#HealthDialogue: Osinbajo, Emir Sanusi, other stakeholders to discuss critical issues affecting Nigeria’s health sector

#HealthDialogue: Osinbajo, Emir Sanusi, other stakeholders to discuss critical issues affecting Nigeria’s health sector

A National Health Dialogue will hold between Thursday and Friday in Abuja, organisers have announced.

The dialogue is organised by the Premium Times Centre for Investigative Journalism, PTCIJ, the Project for Advocacy in Child and Family Health, PACFaH, and the Project Pink Blue.

In a statement on Monday, organisers said the two-day health dialogue would be chaired by the Vice President, Yemi Osinbajo, and hosted by the Minister for Health, Isaac Adewole, at the Musa Shehu Yar’Adua Centre, Central Business District, Abuja at 9 a.m. daily.

The Emir of Kano and former Governor of the Central Bank of Nigeria, Muhammadu Sanusi II, will deliver the key address at the programme.

“The National Health Dialogue is a platform that will bring together stakeholders in the Health and Development sectors to discuss the Challenges and Prospects of Universal Health Coverage in Nigeria,” the organisers said.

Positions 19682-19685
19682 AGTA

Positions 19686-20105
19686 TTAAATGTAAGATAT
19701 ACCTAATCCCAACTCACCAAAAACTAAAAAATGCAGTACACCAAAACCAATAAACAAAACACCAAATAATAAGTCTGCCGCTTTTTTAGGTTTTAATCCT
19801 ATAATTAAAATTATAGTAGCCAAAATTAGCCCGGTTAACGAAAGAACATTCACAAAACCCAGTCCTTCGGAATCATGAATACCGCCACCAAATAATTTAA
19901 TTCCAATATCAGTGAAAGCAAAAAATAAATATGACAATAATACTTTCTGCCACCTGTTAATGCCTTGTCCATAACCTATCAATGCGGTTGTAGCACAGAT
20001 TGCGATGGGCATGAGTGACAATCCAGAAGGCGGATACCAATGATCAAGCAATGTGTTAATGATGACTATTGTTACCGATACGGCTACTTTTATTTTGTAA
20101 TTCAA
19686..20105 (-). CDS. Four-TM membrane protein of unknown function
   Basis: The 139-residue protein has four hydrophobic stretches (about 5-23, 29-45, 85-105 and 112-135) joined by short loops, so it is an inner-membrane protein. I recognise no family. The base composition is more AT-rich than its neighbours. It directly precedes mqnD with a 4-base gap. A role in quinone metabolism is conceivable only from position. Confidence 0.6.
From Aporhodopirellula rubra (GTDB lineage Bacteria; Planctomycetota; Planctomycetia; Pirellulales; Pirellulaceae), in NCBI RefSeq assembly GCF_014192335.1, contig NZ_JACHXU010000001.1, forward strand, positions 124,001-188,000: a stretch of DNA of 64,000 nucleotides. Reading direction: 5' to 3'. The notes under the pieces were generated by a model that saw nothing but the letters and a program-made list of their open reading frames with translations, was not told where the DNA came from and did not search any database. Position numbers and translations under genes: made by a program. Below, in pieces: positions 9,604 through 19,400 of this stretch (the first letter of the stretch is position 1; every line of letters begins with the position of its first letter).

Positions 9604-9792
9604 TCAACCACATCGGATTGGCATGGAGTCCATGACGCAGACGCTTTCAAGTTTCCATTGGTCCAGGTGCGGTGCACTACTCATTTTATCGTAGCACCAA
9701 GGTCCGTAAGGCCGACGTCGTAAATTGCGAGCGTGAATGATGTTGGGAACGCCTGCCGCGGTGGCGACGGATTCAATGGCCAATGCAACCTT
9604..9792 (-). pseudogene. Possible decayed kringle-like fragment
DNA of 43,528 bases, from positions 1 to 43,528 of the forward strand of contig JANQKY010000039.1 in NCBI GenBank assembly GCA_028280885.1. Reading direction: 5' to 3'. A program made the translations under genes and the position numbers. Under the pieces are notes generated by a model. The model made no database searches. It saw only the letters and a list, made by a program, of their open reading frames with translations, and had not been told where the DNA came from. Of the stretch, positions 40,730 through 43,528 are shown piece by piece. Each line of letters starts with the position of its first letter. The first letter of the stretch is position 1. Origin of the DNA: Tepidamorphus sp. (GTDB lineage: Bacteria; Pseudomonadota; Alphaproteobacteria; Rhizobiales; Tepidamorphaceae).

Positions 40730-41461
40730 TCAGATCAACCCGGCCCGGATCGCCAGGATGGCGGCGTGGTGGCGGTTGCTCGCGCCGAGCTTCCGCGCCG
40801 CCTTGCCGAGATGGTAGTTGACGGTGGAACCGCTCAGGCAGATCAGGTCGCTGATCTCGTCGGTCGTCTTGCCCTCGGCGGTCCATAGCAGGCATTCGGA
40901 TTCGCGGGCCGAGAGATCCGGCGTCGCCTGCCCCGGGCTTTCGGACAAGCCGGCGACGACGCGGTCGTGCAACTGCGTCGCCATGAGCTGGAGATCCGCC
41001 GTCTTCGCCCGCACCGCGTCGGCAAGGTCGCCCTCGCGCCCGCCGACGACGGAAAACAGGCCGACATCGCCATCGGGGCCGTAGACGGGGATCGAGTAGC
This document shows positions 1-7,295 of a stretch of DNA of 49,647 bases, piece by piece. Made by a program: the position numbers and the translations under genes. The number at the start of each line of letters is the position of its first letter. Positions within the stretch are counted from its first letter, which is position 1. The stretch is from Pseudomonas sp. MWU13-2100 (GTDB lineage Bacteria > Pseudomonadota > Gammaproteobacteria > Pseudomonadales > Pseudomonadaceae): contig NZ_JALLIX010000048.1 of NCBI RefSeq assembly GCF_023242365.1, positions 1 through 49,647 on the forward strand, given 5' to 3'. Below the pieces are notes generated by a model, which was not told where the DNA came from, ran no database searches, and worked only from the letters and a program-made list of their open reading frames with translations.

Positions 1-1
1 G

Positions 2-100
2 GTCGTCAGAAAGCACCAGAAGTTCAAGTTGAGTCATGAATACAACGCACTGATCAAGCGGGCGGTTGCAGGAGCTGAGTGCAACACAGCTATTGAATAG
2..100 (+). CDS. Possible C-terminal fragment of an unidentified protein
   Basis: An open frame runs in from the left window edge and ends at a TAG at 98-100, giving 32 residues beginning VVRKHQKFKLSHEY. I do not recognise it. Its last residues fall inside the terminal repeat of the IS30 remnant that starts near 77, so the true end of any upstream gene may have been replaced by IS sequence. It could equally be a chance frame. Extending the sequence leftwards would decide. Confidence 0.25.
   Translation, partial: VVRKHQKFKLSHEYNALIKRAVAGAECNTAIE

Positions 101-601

“Since the enactment of the National Health Act in 2014, there have been several efforts targeted at providing quality and affordable health care for Nigerians in line with the goals of Universal Health Coverage. However, these goals are yet to be achieved.

“The Dialogue will recommend actionable strategies for sustainable health care financing. The Discussion will create a stronger awareness of the barriers to actualizing Universal Health Coverage; illustrate key lessons from the PACFaH project’s advocacy for health policy change; and map out an advocacy action plan towards realizing a comprehensive UHC.”

The organisers also indicated that cancer, and Nigeria’s preparedness for its treatment would be one of the one topics to be discussed.

“Cancer is responsible for 72,000 deaths per annum in Nigeria. This number is set to increase, given that there are 102,000 new cases of the disease every year. For a country of over 170 million people, only two radiotherapy machines (cancer treatment machines) are working.

“This shows the urgency of the need to fix medical infrastructures in Nigeria, to save lives and the economy. Because of the health infrastructure deficit, Nigeria is losing millions of dollars and its national reputation to medical tourism.

“For instance, in 2013 alone, India granted medical visas to 40,000 Nigerian patients and medical dependents. It is critical therefore to strengthen Nigeria’s healthcare towards achieving the Universal Health Coverage.”

1